Mentally retarded. Mentally impaired. Intellectually disabled. It’s hard enough to figure out what to call someone whose brain is not, for lack of a better term, “normal.” It’s even harder to determine when it’s okay to execute people with this type of disability. The U.S. Supreme Court has been struggling with this for years; so has the state of Texas, its Court of Criminal Appeals in particular. In the latest of many confrontations between the two, SCOTUS ruled on Thursday that the high court in Texas was using an outdated standard to decide who was eligible to be executed.
The decision centers around the case of Bobby J. Moore. No one doubts that in 1980 Moore, dressed in a wig and sunglasses, shot and killed supermarket clerk James McCarble in a Houston robbery. Moore’s lawyers claimed that he was intellectually disabled—with an IQ somewhere between 69 and 78—didn’t understand how to tell time or the days of the week, and couldn’t grasp concepts like addition and subtraction. Prosecutors countered that Moore knew enough to be able to shoot pool and mow lawns for money, so therefore he was competent to stand trial for capital murder.
He was convicted in 1980 and sent to death row, where he languished as his appeals wound through the courts. He seemed to be saved in 2002, when the Supreme Court handed down its landmark Atkins v. Virginia ruling, which forbade executing the “mentally retarded.” Generally the court left it up to the states to decide who fit the bill, though it noted that most courts and experts relied on three qualifiers: “sub-average intellectual functioning,” “significant limitations in adaptive skills such as communication, self-care, and self-direction,” and the presence of these two issues before age 18. The first was to be measured by IQ (mild retardation, the court noted, went from 50 to “approximately 70”) but the second was more subjective—how a person handled his or her daily living skills.
Two years later the Court of Criminal Appeals (CCA) determined seven “evidentiary factors,” now known as the Briseño factors, as guidelines for assessing a person’s “adaptive skills.” One was “Did those who knew the person best during the developmental stage…think he was mentally retarded at that time?” Another was “Has the person formulated plans and carried them through or is his conduct impulsive?” A third: “Can the person hide facts or lie effectively?” Although a trial court granted Moore relief in 2014, saying the inmate had shown—by using intellectual disability guidelines from the medical community—that he was indeed impaired, the CCA put Moore back on the execution track one year later using the Briseño factors.
The Supreme Court said it was having none of it, overturning the CCA in a 5-3 decision and sending the case back to the court. Judgments of intellectual disability should be “informed by the views of medical experts,” wrote Justice Ruth Bader Ginsburg. The justice expressed extreme skepticism of the Briseño factors, saying they “are an invention of the CCA untied to any acknowledged source” that create “an unacceptable risk that persons with intellectual disabilities will be executed.” Ginsburg gave considerable deference to the way CCA Judge Elsa Alcala, in a dissent to the 2015 decision, said that the CCA “must consult the medical community’s current views and standards in determining whether a defendant is intellectually disabled” and that “reliance on . . . standard[s] no longer employed by the medical community is constitutionally unacceptable.”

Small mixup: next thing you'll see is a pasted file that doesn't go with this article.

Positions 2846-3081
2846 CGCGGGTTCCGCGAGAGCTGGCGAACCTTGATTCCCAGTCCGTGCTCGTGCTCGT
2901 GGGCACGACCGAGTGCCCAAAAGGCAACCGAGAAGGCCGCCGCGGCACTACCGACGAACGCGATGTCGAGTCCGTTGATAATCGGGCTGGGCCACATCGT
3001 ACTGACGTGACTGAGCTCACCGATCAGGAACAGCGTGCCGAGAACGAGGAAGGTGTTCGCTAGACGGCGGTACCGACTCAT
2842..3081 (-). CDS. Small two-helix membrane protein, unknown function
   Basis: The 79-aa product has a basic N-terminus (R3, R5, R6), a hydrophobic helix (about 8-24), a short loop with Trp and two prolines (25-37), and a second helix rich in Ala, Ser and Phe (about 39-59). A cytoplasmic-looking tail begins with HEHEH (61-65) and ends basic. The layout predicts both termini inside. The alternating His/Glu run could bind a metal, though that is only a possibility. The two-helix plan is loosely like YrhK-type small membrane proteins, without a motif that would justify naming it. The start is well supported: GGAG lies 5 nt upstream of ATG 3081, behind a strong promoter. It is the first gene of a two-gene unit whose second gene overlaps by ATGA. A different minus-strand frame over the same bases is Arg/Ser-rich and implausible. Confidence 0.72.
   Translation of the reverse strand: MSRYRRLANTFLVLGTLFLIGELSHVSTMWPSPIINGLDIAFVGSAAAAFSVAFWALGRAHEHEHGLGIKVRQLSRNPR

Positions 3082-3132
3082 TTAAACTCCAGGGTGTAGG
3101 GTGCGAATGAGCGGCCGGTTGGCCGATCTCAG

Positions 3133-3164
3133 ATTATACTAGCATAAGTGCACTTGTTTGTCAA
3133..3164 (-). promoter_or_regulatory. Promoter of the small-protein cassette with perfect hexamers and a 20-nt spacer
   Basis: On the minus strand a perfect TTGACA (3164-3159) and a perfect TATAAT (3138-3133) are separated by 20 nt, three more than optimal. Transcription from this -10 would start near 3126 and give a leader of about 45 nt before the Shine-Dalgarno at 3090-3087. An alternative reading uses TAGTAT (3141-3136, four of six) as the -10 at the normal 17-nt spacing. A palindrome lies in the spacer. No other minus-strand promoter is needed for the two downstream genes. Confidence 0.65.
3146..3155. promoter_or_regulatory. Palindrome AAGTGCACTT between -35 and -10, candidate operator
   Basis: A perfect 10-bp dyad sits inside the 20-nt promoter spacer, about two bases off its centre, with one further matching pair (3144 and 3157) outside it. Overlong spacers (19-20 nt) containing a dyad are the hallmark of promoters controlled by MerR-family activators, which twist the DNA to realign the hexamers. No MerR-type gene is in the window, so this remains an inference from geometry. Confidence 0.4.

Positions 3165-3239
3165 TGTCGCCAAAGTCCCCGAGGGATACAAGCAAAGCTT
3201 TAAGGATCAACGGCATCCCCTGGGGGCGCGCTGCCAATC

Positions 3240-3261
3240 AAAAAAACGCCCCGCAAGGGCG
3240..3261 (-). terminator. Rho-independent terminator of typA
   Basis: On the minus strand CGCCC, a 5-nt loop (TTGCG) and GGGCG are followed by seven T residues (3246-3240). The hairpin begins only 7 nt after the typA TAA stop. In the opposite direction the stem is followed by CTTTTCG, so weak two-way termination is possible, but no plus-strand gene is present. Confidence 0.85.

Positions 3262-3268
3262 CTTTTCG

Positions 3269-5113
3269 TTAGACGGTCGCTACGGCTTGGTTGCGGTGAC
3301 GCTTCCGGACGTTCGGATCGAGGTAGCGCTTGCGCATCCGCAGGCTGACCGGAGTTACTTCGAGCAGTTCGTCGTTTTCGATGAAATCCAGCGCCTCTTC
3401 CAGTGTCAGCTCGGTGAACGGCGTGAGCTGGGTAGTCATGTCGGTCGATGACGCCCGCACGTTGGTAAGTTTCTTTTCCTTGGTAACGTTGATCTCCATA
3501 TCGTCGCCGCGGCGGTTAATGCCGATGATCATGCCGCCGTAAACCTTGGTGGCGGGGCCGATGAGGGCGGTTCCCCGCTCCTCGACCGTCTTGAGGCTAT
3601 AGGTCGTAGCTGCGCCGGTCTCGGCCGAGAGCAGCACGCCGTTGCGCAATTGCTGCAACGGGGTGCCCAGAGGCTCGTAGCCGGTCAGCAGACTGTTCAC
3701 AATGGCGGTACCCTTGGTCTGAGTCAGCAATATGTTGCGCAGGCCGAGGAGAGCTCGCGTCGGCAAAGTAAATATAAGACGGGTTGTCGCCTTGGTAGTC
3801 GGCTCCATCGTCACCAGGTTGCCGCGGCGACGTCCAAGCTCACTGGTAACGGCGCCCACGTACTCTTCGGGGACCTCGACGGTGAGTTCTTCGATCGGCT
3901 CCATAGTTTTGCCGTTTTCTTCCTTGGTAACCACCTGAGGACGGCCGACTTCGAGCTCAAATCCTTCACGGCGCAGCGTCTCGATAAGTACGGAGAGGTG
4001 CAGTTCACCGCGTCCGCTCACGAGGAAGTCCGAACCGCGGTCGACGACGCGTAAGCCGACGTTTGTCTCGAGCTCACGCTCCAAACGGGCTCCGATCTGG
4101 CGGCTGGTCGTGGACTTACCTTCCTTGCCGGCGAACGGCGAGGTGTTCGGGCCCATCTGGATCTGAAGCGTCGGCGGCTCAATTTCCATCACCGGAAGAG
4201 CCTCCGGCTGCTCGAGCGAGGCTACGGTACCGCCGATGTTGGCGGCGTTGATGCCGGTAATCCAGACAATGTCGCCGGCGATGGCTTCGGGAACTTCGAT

“It’s a huge change,” says defense attorney Dick Burr, who has worked on capital cases since 1979. “Texas has executed a lot of people with intellectual disabilities.” Katherine Kase, senior counsel at the Texas Defender Service, agrees. Both attorneys say there have been plenty of former death row inmates with intellectual disabilities who would still be alive if the CCA hadn’t used the Briseño factors, men like James Clark (executed in 2007), Marvin Wilson (2012), and Robert Ladd (2015). Both hope the ruling represents a chance in the way Texas determines who will be executed. “I believe the CCA will do what the Supreme Court has guided them to do,” Burr says. “Now they’ll have to look at Moore without those factors and try to apply science as it is. Courts depend on experts all the time in other contexts. There are ways to do this other than relying on seven factors based on stereotypes.”
The Moore decision could have a major impact on other death row inmates. Burr estimates that there are between ten to twenty men on death row who will be affected by the ruling. “My phone’s ringing off the hook with lawyers who say the ruling might affect their client,” Kase says. And Kase sees the Moore decision as a turning-point away from long held stereotypes. “Judges, prosecutors, defense lawyers have to be taught what intellectual disability is,” she says. “So many people think that you have to look like you have Down Syndrome or have some obvious abnormality, like not being able to speak correctly, to be intellectually disabled. But plenty of people who look normal and talk normally are intellectually impaired. We in the criminal justice system have to let go of these stereotypes. All of us.”